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Tips on Lending Money to Family and Friends, Part 2

Following up on the posting earlier today, we wanted to offer still more tips on avoiding trouble when lending money to friends and/or family.

  • Don’t be an enabler. If the borrower is engaged in a destructive lifestyle, and is habitually in financial hot water, be emotionally supportive but not financially supportive.  A better use of your money would be to pay for professional counseling to get to the root of the problem, since bailing them out of their current crisis won’t address any underlying issues.


  • Treat the loan as a business arrangement. After all, you’ve now become the banker, and bankers take things seriously. Once you have agreed on the amount of the loan, discuss the interest rate, term, payment due date, and late fees. To figure out monthly payments, including interest, consider using a loan calculator, such as the one available at www.bankrate.com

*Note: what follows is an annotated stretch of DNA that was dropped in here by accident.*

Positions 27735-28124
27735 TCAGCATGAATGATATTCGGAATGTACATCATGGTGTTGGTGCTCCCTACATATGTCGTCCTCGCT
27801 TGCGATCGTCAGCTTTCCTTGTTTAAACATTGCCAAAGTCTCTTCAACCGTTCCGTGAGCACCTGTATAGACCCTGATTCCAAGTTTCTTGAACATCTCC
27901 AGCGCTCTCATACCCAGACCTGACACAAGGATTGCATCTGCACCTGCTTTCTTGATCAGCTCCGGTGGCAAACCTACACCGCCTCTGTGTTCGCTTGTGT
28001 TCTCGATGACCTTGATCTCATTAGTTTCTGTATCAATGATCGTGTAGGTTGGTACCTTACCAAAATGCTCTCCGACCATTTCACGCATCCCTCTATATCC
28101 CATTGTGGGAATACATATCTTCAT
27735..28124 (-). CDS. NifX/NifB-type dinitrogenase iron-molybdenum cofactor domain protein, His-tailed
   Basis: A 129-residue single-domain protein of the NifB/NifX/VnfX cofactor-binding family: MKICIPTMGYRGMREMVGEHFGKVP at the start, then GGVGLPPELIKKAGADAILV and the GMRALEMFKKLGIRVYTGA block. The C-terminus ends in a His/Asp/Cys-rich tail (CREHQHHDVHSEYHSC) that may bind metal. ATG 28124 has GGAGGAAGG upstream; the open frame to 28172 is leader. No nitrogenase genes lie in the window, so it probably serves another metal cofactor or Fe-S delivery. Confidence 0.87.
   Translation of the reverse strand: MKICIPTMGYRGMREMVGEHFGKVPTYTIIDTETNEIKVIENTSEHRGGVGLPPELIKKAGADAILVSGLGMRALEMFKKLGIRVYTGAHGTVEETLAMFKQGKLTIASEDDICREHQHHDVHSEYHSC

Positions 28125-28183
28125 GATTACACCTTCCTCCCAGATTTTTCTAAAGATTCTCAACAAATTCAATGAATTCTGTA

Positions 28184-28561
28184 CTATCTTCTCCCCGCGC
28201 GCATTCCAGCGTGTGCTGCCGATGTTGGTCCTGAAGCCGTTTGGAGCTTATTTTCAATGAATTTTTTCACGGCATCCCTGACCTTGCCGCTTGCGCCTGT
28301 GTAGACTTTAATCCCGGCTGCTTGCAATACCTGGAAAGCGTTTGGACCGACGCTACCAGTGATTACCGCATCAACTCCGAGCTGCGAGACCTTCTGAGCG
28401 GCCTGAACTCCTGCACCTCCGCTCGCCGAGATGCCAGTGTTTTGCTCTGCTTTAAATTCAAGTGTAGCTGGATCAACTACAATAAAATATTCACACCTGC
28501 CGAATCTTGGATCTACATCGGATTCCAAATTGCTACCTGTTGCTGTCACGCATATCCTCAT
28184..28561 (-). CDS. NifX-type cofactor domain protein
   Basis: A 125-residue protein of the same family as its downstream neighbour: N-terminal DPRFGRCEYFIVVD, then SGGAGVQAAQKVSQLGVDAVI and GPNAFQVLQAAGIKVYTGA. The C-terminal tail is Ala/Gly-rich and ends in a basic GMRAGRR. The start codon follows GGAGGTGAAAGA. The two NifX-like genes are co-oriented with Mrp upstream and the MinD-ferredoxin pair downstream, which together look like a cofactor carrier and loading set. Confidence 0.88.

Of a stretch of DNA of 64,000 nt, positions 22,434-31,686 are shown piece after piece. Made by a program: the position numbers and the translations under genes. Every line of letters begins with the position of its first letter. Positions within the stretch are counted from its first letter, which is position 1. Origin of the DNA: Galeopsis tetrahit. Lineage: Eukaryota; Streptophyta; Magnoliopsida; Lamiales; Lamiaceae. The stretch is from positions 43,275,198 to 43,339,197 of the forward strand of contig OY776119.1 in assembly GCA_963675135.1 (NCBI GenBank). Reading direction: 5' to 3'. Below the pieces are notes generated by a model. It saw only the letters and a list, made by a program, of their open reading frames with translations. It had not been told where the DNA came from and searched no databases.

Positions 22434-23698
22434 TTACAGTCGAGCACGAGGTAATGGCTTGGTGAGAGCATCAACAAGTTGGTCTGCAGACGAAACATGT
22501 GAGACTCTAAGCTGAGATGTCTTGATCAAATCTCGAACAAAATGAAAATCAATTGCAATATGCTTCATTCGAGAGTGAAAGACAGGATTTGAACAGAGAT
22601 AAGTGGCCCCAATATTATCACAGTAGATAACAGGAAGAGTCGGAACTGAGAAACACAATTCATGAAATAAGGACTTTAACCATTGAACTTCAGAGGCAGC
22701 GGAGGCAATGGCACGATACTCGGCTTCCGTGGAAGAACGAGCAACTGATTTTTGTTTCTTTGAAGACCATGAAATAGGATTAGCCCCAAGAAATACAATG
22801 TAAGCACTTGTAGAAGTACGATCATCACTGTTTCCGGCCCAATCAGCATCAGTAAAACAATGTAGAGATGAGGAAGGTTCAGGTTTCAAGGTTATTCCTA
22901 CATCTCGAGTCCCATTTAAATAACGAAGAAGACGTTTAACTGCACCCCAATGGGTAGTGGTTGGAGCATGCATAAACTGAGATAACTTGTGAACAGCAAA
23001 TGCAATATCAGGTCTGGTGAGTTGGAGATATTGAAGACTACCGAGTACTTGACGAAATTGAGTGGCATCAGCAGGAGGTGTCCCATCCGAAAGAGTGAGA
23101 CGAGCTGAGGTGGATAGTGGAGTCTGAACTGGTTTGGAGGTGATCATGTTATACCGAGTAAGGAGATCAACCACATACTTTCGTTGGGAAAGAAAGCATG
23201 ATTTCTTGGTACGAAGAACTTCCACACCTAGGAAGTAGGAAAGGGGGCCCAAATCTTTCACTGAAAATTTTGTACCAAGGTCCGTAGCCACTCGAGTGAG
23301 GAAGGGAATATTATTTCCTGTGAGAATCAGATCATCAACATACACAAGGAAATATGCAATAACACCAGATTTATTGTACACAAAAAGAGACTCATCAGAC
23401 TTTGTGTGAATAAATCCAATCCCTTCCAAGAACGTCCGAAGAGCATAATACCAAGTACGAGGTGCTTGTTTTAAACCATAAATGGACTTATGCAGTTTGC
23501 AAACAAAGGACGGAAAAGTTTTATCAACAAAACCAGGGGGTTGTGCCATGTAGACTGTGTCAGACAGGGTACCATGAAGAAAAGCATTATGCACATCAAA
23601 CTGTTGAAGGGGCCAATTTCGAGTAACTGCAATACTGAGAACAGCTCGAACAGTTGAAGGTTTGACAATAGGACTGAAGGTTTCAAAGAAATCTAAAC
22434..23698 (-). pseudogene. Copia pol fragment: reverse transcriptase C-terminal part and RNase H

• Put all the terms of the loan in writing. Many Web sites offer free promissory note forms. One such site is Internet Legal Research Group, where you can find promissory note forms for each state. Consider having the documents notarized, as this will give you more legal standing if the borrower defaults. While putting it in writing is smart because it makes the borrower more accountable, be aware that it won’t guarantee you will be repaid. It’s simply another layer of protection.Â


  • Be forthcoming about any legal steps you will take to collect an unpaid loan. Jointly reviewing a worst-case scenario in advance of the situation can go a long way to preserve a relationship if things start going south.

For more tips on lending money to friends and family and a whole host of other topics, visit the Consumer Tips section of the NFCC Web site by clicking here.


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